How Weight Distribution Affects Vehicle Handling

4 years ago 0 Comments

Your car’s weight directly affects the level of grip that your tires have on the road. However, that weight needs to be distributed as equal as possible to all four wheels to ensure that each one stay firmly planted on the ground. Granted, this is what the suspension system is for, but your car’s shocks, springs, and struts won’t be able to do their job efficiently if one side is considerably lighter than the others.

Reading a car’s spec sheet, you may have come across terms such as 50:50 or 40:60 weight distribution. These indicate how the vehicle’s weight is spread over the front and rear wheels. Using the latter example, it means that the front wheels carry 40 percent of the weight, while the rear has 60 percent. So how do these different setups impact vehicle handling? Here are two different scenarios that help illustrate this.

While cornering

In this scenario, it is important to keep the rear weight equal or more than the front because if a vehicle brakes while turning a corner, the weight transfer that occurs due to the force of the turn means all the weight shifts forward, and there is less weight over the rear wheels. This can cause the back of the vehicle to lose traction and slide outward, making the vehicle harder to control during cornering.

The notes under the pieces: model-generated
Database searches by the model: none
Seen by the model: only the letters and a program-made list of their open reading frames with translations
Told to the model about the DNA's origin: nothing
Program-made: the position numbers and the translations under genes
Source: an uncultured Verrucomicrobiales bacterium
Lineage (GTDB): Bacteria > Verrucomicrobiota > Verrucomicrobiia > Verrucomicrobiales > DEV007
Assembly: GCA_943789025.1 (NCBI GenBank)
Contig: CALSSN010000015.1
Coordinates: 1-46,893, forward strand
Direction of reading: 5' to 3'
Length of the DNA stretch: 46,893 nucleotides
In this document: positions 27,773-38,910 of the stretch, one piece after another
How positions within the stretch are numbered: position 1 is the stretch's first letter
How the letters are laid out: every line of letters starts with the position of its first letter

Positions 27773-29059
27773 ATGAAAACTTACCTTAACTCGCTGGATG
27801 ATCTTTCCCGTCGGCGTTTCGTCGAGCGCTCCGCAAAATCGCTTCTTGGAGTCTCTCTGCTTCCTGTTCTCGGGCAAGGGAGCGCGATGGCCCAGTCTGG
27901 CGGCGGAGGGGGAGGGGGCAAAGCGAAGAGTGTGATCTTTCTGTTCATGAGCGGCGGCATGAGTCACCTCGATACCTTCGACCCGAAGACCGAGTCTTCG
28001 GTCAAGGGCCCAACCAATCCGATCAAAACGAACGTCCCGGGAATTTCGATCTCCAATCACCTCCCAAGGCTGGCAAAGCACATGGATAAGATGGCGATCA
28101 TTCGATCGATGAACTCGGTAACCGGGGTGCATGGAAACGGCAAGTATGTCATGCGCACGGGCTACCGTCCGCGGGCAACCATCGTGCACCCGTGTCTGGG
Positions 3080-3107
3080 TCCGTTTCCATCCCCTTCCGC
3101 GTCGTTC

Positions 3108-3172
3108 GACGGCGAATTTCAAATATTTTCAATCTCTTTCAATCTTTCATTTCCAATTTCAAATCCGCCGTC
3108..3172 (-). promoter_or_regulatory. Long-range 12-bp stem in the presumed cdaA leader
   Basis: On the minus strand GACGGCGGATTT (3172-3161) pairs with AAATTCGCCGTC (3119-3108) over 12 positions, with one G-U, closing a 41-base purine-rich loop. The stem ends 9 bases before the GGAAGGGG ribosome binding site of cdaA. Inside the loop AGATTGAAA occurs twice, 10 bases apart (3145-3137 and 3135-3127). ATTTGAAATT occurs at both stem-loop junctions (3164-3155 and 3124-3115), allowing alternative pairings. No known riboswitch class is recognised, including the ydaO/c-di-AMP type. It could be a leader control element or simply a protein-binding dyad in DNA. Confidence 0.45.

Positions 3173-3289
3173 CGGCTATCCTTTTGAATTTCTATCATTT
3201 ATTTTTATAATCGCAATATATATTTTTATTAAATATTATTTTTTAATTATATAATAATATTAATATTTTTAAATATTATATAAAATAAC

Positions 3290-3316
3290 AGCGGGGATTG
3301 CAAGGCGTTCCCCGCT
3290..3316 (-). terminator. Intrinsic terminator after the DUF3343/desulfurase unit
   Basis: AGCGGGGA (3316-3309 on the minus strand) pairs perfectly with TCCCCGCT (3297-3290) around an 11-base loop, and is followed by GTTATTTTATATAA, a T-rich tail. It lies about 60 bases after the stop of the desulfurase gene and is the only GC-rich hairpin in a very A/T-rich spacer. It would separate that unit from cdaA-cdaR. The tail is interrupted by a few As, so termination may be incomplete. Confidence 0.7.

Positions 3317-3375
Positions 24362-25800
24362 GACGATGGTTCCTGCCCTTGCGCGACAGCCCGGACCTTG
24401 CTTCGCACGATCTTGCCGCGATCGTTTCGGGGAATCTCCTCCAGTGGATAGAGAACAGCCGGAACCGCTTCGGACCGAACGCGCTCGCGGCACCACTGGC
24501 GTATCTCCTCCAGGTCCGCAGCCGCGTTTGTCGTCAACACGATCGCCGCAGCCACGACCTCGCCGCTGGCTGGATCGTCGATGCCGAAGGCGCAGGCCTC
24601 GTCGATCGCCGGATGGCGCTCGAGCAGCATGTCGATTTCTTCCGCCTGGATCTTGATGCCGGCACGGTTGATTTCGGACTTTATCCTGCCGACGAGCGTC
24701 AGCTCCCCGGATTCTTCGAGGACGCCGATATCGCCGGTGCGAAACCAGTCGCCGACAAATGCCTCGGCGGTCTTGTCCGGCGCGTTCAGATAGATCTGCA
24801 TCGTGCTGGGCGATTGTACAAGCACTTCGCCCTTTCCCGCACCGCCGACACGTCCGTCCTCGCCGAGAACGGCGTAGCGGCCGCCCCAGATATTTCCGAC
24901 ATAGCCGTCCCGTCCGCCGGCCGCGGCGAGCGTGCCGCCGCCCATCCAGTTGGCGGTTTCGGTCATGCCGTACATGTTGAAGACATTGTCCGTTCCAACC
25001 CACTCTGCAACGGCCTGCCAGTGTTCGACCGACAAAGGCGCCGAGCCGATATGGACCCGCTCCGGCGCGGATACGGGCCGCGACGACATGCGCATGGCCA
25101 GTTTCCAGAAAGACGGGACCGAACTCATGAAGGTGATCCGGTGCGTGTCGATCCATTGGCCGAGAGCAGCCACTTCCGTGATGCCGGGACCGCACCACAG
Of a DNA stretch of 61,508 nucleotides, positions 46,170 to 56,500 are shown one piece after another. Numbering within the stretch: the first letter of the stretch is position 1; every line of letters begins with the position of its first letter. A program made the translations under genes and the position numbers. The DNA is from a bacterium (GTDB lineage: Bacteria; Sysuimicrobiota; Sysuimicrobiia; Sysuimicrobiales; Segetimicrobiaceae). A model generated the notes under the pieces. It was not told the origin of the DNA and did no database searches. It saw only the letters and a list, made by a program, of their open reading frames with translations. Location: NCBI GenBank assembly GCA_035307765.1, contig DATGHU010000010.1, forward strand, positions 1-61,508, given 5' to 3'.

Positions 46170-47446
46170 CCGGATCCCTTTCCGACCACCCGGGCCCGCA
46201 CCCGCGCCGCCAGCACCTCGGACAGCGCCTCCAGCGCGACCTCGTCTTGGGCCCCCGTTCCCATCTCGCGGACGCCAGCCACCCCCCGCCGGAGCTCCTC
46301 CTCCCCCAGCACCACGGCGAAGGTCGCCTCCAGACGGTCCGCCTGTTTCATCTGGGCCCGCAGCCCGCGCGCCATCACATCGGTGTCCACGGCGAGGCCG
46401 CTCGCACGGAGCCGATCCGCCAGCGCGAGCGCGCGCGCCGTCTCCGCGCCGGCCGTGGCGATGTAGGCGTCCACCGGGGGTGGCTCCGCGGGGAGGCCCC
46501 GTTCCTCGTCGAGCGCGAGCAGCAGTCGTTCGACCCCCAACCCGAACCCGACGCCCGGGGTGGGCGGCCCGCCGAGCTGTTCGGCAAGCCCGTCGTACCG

During acceleration

Contrary to what happens during cornering, vehicle weight shifts to the rear during acceleration, which reduces the front wheel’s grip on the road. When this happens, the driver experiences a reduction in his ability to steer. In the case of a front-wheel drive vehicle, wherein the front wheels push the entire car forward, the ability to accelerate is greatly reduced.

So how does weight distribution factor into these two scenarios?

A vehicle with a 40:60 front-to-rear weight ratio can brake harder into corners. This is because as the weight shifts to the front while turning, the vehicle gets closer to a 50:50 weight distribution, giving each tire an even grip on the road.

The downside is that when a 40:60 car accelerates, vehicle weight transfers to the rear, leaving less grip for the front wheels to steer. And so for high performance carswherein acceleration needs to be as quick as possiblea 50:50 ratio is ideal.

How do car manufacturers balance the weight of the vehicle?

To achieve the ideal weight distribution ratio, car manufacturers use axle weigh pads. These act like the wheel weights that technicians use to balance a tire, except that instead of affecting a single tire, they affect the entire car. As the name suggests, these pads are placed on a particular section of the axle to add weight to that section. Engineers then calculate the car’s overall weight to achieve the desired ratio.

It all depends on what the car is designed to do

As one can imagine, there are pros and cons to different types of weight distribution. A drag vehicle can certainly use a heavier rear, while a drift racer will benefit greatly from a weightier front. Ultimately, the driver’s driving style and the kind of driving the vehicle will be doing will dictate the ideal weight setup of a vehicle.

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